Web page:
This really makes getting into a flow and finding a good rhythm that much easier. May sound mad but the result on paper has proved it to be well worth it!

p.s: if you missed tip #1(Paper Choice)  no problemo here's the link

Friday, 22 March 2013

Short Drawing Tip #1. Paper Choice.

The choice of paper is crucial to a successful drawing yet in it's importance (and choice) very overwhelming.
All you need to do is start searching the internet to be confronted and snowed under by soooooo much information and choice.

Paper choice is very personal and something that has to be tried out, literally.
Pencil (your pencil) has to make contact with the paper.
No amount of reading what other artists like and use will guaranty your own success.
Trial and error (sadly) are in this case your best friends.

As a guide and to help you shed a little light on the question "what paper?" here are a few relevant points to watch out for:

  • If you want a drawing with strong contrast, lots of spontaneity and are not too bothered about detail and realism then a "toothy" rough paper would suit you well. Strathmore Drawing paper is a nice quality toothy paper as is Fabriano Artistico .

  • Always always make sure you choose a good quality art paper. All quality papers are acid free. This ensures your work of art does not turn yellow a few years down the line.  I also like my paper to be thick (at least 250g), this way it can withstand much more handling (or in my case manhandling) without creasing or showing too many signs of wear.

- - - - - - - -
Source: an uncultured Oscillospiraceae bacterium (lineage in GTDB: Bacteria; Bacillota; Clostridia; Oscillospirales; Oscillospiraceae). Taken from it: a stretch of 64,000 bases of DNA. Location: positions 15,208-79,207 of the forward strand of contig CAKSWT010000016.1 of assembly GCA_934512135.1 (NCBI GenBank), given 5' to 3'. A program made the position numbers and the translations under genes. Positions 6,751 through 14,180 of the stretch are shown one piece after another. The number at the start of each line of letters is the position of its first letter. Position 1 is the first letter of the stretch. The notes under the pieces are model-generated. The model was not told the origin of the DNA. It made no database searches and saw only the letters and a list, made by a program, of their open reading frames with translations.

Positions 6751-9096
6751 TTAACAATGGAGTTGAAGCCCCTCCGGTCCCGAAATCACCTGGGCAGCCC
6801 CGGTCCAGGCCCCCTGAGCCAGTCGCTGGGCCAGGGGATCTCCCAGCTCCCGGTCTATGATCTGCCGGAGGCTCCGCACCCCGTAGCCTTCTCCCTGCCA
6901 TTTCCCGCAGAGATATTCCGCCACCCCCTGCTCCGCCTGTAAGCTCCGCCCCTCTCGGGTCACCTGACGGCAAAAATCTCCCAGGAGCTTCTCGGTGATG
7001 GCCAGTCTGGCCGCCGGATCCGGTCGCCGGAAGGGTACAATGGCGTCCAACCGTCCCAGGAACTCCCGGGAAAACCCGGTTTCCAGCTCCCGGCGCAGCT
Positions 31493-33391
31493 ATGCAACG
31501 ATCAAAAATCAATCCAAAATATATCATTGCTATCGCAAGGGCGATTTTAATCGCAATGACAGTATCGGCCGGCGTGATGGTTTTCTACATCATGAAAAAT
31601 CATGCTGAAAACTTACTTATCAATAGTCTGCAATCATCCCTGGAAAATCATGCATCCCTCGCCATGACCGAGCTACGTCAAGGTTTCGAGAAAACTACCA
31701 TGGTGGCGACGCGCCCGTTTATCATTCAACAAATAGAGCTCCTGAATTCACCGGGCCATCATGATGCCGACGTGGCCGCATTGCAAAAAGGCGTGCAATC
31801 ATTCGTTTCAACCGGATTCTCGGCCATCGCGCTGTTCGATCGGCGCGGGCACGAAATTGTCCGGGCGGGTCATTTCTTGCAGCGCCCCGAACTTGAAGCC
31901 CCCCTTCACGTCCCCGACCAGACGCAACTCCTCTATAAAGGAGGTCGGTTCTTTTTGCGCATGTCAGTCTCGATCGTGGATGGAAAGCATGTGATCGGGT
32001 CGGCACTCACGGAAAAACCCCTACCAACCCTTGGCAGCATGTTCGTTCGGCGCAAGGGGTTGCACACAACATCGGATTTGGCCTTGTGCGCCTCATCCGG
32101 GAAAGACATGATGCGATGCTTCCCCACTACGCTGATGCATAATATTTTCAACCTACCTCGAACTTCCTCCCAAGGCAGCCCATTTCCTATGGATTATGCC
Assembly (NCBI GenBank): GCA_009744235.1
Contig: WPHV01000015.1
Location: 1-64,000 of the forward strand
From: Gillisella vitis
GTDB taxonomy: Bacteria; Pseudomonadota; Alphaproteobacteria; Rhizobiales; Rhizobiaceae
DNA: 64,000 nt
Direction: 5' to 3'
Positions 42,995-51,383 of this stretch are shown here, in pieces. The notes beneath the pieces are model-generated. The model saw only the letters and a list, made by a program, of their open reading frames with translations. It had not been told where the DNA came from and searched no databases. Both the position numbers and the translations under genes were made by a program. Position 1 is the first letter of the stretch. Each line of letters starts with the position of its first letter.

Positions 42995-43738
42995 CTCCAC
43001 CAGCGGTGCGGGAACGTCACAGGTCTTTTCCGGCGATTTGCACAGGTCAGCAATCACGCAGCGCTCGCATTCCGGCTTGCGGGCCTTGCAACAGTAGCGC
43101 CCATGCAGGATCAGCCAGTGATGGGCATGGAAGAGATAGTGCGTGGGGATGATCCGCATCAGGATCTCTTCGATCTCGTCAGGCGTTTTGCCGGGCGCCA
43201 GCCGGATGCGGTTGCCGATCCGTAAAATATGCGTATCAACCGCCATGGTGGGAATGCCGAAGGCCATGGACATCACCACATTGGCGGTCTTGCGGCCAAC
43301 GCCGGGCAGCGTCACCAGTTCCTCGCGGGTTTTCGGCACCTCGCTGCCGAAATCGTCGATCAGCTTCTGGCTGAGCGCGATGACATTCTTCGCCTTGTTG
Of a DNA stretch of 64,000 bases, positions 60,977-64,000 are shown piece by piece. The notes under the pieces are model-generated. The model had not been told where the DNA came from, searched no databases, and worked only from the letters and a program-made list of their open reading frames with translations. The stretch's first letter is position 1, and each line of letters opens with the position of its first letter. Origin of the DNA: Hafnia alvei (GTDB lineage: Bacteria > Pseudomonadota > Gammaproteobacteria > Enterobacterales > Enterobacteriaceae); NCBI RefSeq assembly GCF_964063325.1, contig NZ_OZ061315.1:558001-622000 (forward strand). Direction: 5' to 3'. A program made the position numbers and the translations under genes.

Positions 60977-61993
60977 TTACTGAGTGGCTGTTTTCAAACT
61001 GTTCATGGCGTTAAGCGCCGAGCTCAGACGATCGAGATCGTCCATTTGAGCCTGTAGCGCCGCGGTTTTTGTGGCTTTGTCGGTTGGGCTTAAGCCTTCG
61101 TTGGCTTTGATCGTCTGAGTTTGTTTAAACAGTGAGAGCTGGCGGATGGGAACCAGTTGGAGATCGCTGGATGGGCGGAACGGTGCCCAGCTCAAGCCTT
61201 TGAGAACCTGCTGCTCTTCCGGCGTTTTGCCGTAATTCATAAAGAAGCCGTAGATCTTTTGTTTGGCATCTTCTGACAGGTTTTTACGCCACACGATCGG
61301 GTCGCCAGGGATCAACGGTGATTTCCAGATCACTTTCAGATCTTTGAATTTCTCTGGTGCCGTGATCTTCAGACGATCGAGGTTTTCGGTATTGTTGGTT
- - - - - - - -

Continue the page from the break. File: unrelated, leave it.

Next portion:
• Determine which colour you like the best for your work. Each paper will be of a different white. I find that by putting a selection of different papers together you can really get a good idea about the variation in shades of white. As a rule of thumb : realism works well on a crisp white paper  whereas a softer more flowing drawing is better suited to a warm-toned paper.  

  • Once you have found your paper, made the paper choice you know fits like a glove, make sure you stock up  and have enough to last the waves of inspiration. Nothing is worse than running out of paper when you are under pressure from both your muse and dead-lines.

  • Make sure you use a piece of paper larger than you need. This will insure extra room for spontaneity, miscalculation and a all over nice drawing experience. (I've had a few drawings falling of the edge the paper and it is the most infuriating thing.)

SDT #1 

Take your time in choosing a paper. Make sure you like the feel, the look (ie colour), the quality and the way it responds to your drawing.
Most art stores will allow you to sample papers, discover their qualities, before committing to buying. Use this opportunity to make your own personal choice, put a bunch of quality samples together, take them home and get scribbling!

p.s: this is #1 in my series of Short Drawing Tips. Hope you've enjoyed it. Over the next ten weeks, there will be a small tip a week. Stay tuned for #2....

Tuesday, 19 March 2013

Short Drawing Tips ... coming soon

It's fantastic!
So many of you are asking questions that I know the answer to and that I feel confident answering!
Happy dances!

Therefore, it may very well be time (after thousands of hours at the drawing table) to, finally, create a wee series of tips and share my experience with all of you here on my blog.

My Short Drawing Tips (SDT) are going to be short (yep!), exclusively about the technical side of graphite drawing (double yep!) and will all be based on my trials experienced and errors made.

Some of you may remember I shared my drawing recipe a while back with a more poetic focus.

The objective this time round, is quite simply to share, in a short and snappy way, how I approach my craft.
These SDTs are never going to boast being the right and only way, they are just what works for me.

Topics covered will be the very popular topics of choice of paper, pencil choice, drawing surface, sharpeners, fixatives, blending but also extra personal tips of the trade.